The story was just so encouraging to me. I look around and I see people whose lives are almost perfect, at least on the outside. Then I see others who are going through horrendous things-things no one should have to face. The Lord used The Last Battle to remind me that we are all in a battle. We are stuck here until our bodies die-we need to fight for what's true and lovely and good. We need to stand our ground and not give in to hopelessness or despair. We need to keep our eyes on the big picture; the eternal picture and remember that He loves us no matter what we're going through or may face. That there is a God and He wants us to keep on keeping on. He wants us to trust Him and depend on Him for the energy, hope, and peace we need to see it all through to the end. What we want, what we're really looking for in everything we do here, is Life with Him. We'll find a bit of that here and can find a bit of that now; but really, Life with Him won't begin until our life in these bodies is over. We're going to go through things that hurt; things that don't make sense or aren't fair. No matter what we need to keep on keeping on.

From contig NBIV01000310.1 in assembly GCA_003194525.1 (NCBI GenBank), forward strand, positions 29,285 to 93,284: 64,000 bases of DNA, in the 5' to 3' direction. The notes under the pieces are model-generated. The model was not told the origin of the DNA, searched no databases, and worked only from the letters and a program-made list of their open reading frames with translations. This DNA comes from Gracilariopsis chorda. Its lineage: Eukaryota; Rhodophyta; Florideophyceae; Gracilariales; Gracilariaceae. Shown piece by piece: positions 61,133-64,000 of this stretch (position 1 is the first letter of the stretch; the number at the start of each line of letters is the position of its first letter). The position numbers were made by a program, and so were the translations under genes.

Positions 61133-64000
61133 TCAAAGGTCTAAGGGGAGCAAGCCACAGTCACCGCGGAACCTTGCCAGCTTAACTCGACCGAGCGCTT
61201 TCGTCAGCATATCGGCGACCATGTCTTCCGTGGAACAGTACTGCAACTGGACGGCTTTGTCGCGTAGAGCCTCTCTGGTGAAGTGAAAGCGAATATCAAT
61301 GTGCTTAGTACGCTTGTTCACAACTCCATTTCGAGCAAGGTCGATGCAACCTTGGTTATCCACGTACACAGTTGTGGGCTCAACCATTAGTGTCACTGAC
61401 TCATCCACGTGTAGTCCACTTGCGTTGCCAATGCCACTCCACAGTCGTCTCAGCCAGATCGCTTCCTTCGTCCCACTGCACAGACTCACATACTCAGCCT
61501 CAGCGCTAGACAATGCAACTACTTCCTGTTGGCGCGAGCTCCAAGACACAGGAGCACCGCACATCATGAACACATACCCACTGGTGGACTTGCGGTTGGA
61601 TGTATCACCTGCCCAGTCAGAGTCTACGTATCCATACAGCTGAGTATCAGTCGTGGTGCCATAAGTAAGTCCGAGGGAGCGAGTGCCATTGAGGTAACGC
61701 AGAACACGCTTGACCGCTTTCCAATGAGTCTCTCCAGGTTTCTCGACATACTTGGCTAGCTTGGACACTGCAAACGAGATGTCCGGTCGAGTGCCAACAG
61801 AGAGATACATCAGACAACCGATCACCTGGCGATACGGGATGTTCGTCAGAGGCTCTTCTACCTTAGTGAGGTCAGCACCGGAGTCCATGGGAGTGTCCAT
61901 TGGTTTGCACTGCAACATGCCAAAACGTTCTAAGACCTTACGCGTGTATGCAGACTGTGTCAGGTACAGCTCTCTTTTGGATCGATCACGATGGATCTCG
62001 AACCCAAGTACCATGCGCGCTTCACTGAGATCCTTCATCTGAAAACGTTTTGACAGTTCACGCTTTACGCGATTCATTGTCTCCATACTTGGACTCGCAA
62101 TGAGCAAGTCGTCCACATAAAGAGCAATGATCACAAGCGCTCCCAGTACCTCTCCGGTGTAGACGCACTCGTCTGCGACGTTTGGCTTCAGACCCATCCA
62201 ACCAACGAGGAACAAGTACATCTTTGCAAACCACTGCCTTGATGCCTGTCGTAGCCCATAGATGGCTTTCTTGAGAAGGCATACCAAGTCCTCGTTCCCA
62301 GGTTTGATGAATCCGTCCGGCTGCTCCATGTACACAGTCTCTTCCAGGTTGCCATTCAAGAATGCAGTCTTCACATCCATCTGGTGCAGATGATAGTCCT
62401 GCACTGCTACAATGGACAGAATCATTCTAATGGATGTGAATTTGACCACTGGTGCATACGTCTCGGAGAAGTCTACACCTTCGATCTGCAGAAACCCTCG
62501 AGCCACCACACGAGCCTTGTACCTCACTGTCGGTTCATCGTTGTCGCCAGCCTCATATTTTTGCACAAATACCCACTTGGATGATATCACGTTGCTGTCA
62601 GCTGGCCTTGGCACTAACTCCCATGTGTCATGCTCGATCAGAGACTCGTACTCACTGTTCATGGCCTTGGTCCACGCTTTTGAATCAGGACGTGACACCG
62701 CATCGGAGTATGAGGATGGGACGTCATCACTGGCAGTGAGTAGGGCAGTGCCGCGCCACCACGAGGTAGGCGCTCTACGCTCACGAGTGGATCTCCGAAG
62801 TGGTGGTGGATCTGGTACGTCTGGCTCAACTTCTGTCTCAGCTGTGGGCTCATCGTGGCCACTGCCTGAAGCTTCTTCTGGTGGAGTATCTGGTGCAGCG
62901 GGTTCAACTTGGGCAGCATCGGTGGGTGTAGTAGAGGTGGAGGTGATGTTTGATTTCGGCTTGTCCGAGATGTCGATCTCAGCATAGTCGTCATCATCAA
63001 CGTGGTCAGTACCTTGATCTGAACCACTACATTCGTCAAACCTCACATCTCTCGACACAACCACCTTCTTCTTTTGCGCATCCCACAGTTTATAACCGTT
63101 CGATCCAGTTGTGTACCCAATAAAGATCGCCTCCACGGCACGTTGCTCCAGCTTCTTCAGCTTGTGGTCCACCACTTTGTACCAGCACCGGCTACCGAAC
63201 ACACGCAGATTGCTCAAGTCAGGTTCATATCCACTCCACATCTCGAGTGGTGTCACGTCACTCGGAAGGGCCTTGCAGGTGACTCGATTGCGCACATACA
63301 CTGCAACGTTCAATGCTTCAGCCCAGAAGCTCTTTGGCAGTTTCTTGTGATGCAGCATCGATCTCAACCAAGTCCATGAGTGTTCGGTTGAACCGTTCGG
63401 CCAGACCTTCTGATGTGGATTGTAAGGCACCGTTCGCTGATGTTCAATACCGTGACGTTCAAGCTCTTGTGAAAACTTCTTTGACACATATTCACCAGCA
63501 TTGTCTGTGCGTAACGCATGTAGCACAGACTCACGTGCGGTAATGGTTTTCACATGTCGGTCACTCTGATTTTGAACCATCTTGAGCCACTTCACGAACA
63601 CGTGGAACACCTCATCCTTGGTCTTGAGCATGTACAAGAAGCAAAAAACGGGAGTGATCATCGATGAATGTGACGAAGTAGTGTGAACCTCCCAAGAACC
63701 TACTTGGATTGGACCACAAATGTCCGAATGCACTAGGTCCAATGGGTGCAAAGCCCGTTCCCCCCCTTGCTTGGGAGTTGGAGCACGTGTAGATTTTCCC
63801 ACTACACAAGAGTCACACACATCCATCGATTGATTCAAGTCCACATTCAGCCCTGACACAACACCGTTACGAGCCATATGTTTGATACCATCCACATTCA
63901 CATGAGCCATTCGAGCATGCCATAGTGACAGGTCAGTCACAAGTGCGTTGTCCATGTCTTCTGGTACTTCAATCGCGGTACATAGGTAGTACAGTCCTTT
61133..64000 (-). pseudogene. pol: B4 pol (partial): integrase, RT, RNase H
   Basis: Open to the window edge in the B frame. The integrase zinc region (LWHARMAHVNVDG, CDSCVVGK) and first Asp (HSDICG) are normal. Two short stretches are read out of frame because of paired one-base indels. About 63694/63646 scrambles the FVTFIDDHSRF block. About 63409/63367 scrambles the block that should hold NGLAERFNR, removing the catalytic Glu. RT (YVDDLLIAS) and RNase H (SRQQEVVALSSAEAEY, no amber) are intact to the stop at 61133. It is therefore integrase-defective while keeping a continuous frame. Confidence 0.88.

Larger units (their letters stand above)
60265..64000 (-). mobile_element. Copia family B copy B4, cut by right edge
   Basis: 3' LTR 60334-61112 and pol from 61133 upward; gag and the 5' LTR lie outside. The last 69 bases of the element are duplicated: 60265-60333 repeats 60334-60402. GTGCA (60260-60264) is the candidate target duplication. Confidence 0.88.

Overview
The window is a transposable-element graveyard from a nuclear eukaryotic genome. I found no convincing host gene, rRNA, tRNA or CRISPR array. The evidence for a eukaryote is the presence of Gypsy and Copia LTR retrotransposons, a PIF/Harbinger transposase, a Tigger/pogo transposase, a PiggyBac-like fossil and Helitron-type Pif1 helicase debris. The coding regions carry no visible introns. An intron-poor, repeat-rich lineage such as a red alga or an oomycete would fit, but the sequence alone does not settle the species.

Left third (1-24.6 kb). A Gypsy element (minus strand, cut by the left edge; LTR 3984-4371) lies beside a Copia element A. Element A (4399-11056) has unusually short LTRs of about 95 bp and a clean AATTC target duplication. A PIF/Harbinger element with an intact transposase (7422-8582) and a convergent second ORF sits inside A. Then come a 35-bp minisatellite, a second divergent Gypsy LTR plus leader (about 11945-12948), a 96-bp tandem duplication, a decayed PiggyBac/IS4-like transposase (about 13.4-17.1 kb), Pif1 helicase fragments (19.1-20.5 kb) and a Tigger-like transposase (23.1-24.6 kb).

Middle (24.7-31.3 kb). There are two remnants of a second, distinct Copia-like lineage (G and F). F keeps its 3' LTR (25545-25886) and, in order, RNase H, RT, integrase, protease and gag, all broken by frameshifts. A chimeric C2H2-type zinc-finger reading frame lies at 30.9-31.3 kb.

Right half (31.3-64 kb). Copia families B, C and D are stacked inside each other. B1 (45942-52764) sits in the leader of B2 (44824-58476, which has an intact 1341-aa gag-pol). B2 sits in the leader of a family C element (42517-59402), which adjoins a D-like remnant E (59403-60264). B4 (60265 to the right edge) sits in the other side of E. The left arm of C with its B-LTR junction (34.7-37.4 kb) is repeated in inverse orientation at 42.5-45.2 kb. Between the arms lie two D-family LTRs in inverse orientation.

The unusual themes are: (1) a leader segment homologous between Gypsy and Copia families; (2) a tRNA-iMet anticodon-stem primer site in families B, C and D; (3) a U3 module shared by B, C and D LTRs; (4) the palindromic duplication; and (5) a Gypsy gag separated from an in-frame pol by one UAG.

Some day I want to be able to say, "I have fought the good fight, I have finished the race, I have kept the faith. Finally there is laid up for me the crown of righteousness, which the Lord, the righteous Judge, will give to me on that Day, and not to me only but also to all who have loved His appearing." 2 Tim. 4:7

April 2, 2010

Testing 1 2 3

Wow. I can hardly believe in 6 short weeks we'll be graduating our 3rd son....not only that, but today is his 18th birthday!
In many ways I still feel like an 18 year old myself. Vulnerable. Nervous about the future. Not quite sure how to do what I'm doing; I'm still just bumbling along.
Another part of me feels like I'm older than kerosene... my husband and I have almost 99 years of living between us! (Now that's scary.)